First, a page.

Sun's Java Web Services technology is to be installed on RIM's BlackBerry devices, giving the approximately one million BlackBerry users access to new business applications.

The majority of RIM's devices are already Java 2 Micro Edition (J2ME)-enabled, including the BlackBerries 7750, 7510, 7210, 7230, 7280, 6510 and 5810.

"[We've brought] enterprise Java-based applications to the BlackBerry device, powered by the BlackBerry and its J2ME engine on the device side," explained CTO of Sun's mobility group, David Rivas. On the back-end, users would need a Java-based Web services platform such as Sun's Java Enterprise System.

For the past three to four years, Sun has been working on multiplying the number of Java applications for mobile devices and so far made the biggest in-roads on the consumer side with games, Rivas said. Now the company is setting its sights on the enterprise with the RIM partnership because BlackBerry is one of the more widely-deployed enterprise devices.

"Sun has been very successful with J2ME and most cell phones use it. There is a burgeoning framework around using micro-Java for design, development and distribution of content through mobile devices," said Dan Gardner, senior analyst at the Yankee Group. "This gives RIM the opportunity to deliver content and, potentially, applications."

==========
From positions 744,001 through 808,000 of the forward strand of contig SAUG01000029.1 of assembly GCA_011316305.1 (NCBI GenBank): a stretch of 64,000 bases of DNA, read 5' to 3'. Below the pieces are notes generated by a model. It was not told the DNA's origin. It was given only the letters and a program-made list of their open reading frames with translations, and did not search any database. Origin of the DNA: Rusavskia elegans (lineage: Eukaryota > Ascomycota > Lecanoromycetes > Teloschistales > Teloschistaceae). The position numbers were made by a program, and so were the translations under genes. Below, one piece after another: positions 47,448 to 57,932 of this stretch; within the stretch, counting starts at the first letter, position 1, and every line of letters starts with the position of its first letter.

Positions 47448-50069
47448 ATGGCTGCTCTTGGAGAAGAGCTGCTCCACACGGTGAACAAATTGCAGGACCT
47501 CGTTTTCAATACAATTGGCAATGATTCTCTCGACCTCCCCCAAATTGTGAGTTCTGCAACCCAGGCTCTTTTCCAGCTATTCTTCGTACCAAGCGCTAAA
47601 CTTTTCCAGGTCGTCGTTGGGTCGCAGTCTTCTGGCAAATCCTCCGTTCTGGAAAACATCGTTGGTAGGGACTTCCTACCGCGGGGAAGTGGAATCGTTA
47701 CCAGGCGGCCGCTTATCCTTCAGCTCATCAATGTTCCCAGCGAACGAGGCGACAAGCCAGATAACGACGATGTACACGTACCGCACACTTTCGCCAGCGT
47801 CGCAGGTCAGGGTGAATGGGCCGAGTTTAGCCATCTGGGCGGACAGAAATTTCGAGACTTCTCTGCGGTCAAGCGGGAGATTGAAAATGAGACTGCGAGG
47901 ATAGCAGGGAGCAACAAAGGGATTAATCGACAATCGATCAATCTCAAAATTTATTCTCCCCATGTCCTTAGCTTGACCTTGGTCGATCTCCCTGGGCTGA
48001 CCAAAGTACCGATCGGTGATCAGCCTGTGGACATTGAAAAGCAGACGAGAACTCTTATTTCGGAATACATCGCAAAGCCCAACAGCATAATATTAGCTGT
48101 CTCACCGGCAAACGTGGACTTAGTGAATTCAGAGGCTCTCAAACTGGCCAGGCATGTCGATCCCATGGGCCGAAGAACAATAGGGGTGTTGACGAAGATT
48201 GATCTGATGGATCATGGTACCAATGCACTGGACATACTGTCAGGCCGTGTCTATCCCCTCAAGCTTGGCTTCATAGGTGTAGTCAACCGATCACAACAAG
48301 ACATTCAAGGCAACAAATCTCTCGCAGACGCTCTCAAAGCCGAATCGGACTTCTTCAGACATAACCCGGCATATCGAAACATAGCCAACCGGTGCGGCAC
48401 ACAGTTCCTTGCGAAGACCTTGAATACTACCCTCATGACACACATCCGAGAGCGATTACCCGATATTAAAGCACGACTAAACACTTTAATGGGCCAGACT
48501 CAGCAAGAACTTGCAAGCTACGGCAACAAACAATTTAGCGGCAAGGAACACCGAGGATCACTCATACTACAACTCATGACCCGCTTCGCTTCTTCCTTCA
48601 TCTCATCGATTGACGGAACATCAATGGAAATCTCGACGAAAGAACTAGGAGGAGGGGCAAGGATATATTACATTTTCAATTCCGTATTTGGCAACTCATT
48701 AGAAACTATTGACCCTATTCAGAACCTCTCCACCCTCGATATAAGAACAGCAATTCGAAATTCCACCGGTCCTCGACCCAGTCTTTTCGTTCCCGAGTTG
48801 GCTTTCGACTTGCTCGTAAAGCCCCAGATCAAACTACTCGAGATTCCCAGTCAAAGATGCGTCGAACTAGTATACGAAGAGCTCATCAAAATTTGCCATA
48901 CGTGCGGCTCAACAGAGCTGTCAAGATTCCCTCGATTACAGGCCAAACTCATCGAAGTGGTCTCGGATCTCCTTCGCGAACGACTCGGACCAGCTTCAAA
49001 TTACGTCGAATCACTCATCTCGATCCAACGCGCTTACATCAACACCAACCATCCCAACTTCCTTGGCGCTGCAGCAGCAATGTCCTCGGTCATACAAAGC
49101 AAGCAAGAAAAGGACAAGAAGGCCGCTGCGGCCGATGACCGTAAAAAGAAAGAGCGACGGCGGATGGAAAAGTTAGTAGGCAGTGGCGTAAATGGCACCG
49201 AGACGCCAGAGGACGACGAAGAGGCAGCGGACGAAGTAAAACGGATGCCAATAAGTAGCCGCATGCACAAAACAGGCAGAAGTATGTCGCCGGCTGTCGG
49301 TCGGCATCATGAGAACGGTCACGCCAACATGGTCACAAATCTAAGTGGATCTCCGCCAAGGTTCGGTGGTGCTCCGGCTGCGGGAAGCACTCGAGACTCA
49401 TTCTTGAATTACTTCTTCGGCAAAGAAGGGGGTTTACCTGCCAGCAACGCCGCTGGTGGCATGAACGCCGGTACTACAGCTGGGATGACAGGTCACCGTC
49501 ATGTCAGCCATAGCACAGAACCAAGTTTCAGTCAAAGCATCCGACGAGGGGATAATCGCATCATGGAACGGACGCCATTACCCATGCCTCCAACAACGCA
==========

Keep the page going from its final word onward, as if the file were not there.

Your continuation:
Ken Dulaney, a VP at Gartner, said Sun has been far behind other companies in recognising mobility aspects of the enterprise. He likened Sun and RIM's partnership to the deal between RIM and IBM in September 2003, when IBM announced integration with its WebSphere Everyplace Access (WEA) mobile middleware and BlackBerry's enterprise server.

"This is just another infrastructure component like WebSphere," Dulaney said. "Sun's clients can link in their systems to BlackBerry devices using RIM's browser." He noted however that the deal was necessary to keep up with the market.

"BlackBerry is a popular device and all of the mobile market needs to continue to innovate," Gardner explained. "Simply being able to do text through BlackBerry was popular in some countries like the U.S but RIM is going to be under pressure to provide more and better services - many of which will be content- and data-oriented - so for it to adopt Java makes sense."